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Marco Polo

Marco Polo (1254 - 1324) was a Venetian merchant and explorer who, together with his father and uncle, was among the first Westerners to travel the Silk Road all the way to China. They lived there for seventeen years. They returned to Venice. During the wars of Venice in Italy, Marco was captured and held prisoner. Then he dictated to Rusticello da Pisa[?] a widely read book (Il Milione[?]) about his travels.

While most historians do not doubt that Marco Polo did indeed reach China, in recent times some skepticism has been advanced as to whether Polo actually visited China or only retold information he had heard from others. Among other omissions, his account fails to mention chopsticks, tea, foot-binding, or the Great Wall, and Chinese records of the time do not mention him, despite the fact that he claimed to have served as a special emissary to Kublai Khan.

Some Croats claim that he was born in the Venetian island of Curzola[?] in the Adriatic (currently Korcula[?], Croatia) and even that the Polo family[?] was Slav in origin.

Marco Polo is believed to have described a bridge which was the site of the Marco Polo Bridge Incident, a battle which marked the beginning of the Japanese invasion of north central China in World War II.

In his book, he called what is now known as Japan "Zipang", which is usually considered the origin of the today's name, Japan.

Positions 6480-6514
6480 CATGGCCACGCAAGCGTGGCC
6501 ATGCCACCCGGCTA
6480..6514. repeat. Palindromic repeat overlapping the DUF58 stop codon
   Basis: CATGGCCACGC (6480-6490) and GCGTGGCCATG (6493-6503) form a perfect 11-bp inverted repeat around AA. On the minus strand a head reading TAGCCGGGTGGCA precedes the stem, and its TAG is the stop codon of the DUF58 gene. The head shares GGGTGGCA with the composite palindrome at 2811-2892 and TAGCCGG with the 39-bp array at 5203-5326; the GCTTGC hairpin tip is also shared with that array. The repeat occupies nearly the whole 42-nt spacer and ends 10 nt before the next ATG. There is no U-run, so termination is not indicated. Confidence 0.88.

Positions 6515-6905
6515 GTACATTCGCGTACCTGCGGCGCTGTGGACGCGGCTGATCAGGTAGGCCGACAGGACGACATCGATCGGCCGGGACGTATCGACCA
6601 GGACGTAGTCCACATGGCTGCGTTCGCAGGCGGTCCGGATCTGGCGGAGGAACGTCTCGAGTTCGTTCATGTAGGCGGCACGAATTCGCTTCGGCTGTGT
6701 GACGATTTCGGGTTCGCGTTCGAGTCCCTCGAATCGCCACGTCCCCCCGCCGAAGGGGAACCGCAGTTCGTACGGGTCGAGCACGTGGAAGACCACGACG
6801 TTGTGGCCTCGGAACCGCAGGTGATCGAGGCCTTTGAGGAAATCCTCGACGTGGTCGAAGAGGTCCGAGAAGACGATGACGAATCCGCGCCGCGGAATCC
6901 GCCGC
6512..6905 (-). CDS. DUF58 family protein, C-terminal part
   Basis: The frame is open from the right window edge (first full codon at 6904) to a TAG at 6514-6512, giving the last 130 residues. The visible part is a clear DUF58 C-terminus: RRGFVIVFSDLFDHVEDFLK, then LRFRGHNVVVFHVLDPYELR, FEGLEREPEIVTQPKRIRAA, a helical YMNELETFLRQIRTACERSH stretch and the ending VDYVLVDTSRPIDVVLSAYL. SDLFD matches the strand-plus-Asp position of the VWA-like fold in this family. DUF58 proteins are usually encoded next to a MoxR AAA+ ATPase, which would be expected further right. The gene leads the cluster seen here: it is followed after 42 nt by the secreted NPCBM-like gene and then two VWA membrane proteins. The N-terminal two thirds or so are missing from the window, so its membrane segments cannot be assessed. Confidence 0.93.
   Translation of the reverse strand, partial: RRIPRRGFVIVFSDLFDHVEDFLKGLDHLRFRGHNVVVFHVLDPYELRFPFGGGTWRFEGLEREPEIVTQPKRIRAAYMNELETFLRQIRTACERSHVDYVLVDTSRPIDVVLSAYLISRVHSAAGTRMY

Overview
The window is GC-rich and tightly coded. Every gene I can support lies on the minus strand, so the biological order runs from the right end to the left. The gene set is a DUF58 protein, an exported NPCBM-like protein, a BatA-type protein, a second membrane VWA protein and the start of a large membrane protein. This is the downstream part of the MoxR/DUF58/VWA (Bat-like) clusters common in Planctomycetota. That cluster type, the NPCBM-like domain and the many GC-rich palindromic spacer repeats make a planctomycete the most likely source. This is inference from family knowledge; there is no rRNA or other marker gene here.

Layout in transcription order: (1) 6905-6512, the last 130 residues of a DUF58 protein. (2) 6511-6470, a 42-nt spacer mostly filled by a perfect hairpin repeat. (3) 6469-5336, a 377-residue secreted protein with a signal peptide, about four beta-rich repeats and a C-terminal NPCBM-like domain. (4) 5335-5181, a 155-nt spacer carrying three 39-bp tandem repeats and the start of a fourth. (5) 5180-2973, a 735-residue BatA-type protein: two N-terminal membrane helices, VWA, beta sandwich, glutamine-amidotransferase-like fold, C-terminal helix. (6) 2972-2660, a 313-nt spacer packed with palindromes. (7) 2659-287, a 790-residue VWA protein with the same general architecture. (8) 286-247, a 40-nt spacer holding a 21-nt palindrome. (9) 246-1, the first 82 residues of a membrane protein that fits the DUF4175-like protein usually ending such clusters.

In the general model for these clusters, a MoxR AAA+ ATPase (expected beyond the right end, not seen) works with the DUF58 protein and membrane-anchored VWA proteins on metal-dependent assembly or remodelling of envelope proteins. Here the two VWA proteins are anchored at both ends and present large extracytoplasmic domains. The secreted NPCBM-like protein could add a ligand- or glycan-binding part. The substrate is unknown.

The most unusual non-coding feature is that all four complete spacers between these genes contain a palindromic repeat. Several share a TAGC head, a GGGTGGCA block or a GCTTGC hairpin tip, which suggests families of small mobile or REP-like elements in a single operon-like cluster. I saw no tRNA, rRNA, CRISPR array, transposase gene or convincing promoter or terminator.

References


Marco Polo is also a popular children's game played in a pool.

The child who is "it" must swim around the pool with his eyes closed, attempting to tag the other players. The "it" child can only sense where the other players are by calling out "Marco!," at which point all the other players are required to yell "Polo!". By judging where the sounds are coming from, the child who is "it" is able to overcome his self-imposed blindness and hopefully tag somebody else, who then becomes "it." There are other rules to this game, varying from region to region (see 'fish out of water[?]').


Marcopolo 1 and 2 (spelled thus) were two satellites launched in 1989 in order to carry the five television channels of Britain's official direct broadcast satellite company, British Satellite Broadcasting. Although the satellites worked perfectly, BSB was a commercial failure and the satellites were sold off and renamed.



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